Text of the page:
In this provision, Biden seeks to change the contract terms of government services providers, in particular informational and operational technology service providers, to allow these vendors to share cyber threat and incident information with the FCEB agencies to which they are contracted. The order goes further by stating that the White House’s intent is to require service providers to collect and preserve data related to cybersecurity event prevention, detection, response, and investigation.
The order anticipates new contract changes to be implemented by Sept. 9, 2021.
Coming into compliance with new contract terms that as of yet have not been implemented could prove challenging for many vendors. Sharing data can have other implications within an organization and can affect client trust. Staying abreast of the changes that come out of this order are critical to being able to respond.
2. Modernizing Federal Government Cybersecurity
The order urges a move toward zero trust architecture (ZTA), acceleration of the use of secure cloud services, and more focus on data analytics in addressing cyber threats. ZTA, as the name suggests, assumes none of the parameters involved in network transmission can be trusted, i.e., the network, the users, or the resources. In traditional network security paradigms, the security is focused on the network itself. Under the ZTA scheme, the security focus shifts to the users and the resources, e.g., the accounts and services. Other cybersecurity standards are elevated under this provision of the order, including multi-factor authentication and encryption of data in transit as well as at rest.
The White House acknowledges that investments in technology and personnel are needed to meet these goals, but calls for FCEB agencies to prioritize resources for the implementation of cloud technology and draft a plan to implement ZTA by July 12, 2021.
The order anticipates using the existing Federal Risk and Authorization Management Program (FedRAMP) to implement this plan. FedRAMP standardizes authorization of cloud products and services across FCEB agencies and acts as a certification program to which vendors must comply prior to managing or storing federal data in the cloud.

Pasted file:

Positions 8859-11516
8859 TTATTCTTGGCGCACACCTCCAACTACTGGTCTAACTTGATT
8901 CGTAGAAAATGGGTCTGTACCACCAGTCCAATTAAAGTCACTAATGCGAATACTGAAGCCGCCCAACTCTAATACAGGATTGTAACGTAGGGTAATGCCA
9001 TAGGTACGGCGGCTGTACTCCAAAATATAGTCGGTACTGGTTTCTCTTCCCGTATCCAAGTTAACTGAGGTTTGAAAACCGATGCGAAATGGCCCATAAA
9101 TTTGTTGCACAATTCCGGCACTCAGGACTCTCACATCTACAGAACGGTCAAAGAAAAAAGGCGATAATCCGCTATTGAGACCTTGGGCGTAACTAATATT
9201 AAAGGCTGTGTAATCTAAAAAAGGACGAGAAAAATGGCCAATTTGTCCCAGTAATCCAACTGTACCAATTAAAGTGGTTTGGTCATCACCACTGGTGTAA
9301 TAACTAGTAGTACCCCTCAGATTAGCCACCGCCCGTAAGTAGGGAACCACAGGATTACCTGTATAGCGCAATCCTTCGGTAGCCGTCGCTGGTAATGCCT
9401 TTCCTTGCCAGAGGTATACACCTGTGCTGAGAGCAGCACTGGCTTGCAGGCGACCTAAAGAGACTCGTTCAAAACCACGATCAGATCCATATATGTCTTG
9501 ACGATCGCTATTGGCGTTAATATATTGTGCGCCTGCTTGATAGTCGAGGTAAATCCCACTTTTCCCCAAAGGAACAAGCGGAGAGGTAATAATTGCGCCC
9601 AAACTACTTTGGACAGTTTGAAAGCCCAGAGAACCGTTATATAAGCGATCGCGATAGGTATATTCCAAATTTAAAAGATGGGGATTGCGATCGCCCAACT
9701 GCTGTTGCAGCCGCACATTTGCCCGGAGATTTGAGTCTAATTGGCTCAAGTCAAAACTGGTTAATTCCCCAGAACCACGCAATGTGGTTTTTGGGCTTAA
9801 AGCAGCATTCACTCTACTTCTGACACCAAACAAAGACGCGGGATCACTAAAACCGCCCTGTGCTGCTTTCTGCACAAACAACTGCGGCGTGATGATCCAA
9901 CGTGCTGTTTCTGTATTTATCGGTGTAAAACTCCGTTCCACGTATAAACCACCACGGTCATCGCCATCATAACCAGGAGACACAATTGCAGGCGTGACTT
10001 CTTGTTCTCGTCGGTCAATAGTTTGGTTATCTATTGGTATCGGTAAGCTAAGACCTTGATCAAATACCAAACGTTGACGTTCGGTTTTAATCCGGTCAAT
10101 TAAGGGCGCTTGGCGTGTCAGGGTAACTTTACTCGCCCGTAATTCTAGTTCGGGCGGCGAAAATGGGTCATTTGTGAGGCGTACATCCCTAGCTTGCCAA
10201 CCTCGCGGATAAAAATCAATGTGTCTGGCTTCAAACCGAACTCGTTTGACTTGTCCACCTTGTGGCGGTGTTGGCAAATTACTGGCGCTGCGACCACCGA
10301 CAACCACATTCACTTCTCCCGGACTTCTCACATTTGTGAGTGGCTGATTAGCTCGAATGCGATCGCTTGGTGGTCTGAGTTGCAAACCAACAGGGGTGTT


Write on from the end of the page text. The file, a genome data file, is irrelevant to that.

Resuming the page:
3. Enhancing Software Supply Chain Security
The order criticizes current commercial cybersecurity software and calls for government, private-sector, and academic input to identify and develop new best practices. It further indicates a desire by the White House to establish criteria for evaluating software and routine updating of any standards that are set. Ten criteria are identified for evaluating and improving what is termed the software supply chain, such as employing automated tools to check vulnerabilities or to maintain trusted source codes. As is customary in development best practices, the National Institute of Standards and Technology (NIST) is tasked with leading this effort.
As part of the effort to enhance the software supply chain, the order suggests that consumer product labeling programs be established as pilot programs in order to educate the public on cybersecurity measures integrated in the devices and software they purchase. Essentially, the program would operate as a certification of sort to show the level of testing and assessment that he product may have undergone.
Clearly, this provision has a huge impact on the software and cybersecurity industries. Other private-sector companies and government contractors should stay abreast of the changing best practices in cybersecurity software and utilize any certification or consumer labeling programs to garner trust with their customers.
4. Standardizing the Federal Government’s Playbook for Responding to Cybersecurity Vulnerabilities and Incidents